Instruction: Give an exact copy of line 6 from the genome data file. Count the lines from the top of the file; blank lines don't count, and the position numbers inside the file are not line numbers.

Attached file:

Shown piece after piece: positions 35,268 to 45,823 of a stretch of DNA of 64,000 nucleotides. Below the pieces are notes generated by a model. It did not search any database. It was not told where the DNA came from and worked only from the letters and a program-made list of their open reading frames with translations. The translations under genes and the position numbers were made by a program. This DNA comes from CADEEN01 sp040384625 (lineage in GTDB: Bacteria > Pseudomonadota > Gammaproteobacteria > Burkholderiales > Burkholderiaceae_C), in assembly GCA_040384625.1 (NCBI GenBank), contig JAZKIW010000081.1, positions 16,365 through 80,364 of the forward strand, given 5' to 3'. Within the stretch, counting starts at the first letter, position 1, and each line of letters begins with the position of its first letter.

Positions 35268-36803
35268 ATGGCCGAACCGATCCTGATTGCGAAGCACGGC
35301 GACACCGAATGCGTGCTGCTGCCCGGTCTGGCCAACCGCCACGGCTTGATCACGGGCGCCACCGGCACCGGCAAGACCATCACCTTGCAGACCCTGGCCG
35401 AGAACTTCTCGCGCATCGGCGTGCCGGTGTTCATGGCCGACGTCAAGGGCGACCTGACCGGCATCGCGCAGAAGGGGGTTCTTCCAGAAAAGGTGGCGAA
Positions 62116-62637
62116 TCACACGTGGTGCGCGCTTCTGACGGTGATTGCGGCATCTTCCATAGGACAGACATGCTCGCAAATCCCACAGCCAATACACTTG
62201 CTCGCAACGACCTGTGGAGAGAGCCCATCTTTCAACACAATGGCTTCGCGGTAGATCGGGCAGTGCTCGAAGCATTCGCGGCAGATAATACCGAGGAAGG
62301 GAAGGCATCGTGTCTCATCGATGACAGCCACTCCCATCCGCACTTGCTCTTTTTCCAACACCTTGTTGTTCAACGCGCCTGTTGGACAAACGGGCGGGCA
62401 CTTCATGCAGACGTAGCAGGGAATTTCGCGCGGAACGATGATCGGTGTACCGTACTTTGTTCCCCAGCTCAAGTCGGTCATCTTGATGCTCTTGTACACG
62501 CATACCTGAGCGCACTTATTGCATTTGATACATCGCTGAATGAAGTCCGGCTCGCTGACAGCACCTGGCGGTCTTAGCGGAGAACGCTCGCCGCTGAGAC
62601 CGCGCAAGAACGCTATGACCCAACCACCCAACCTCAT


Positions 62116-62637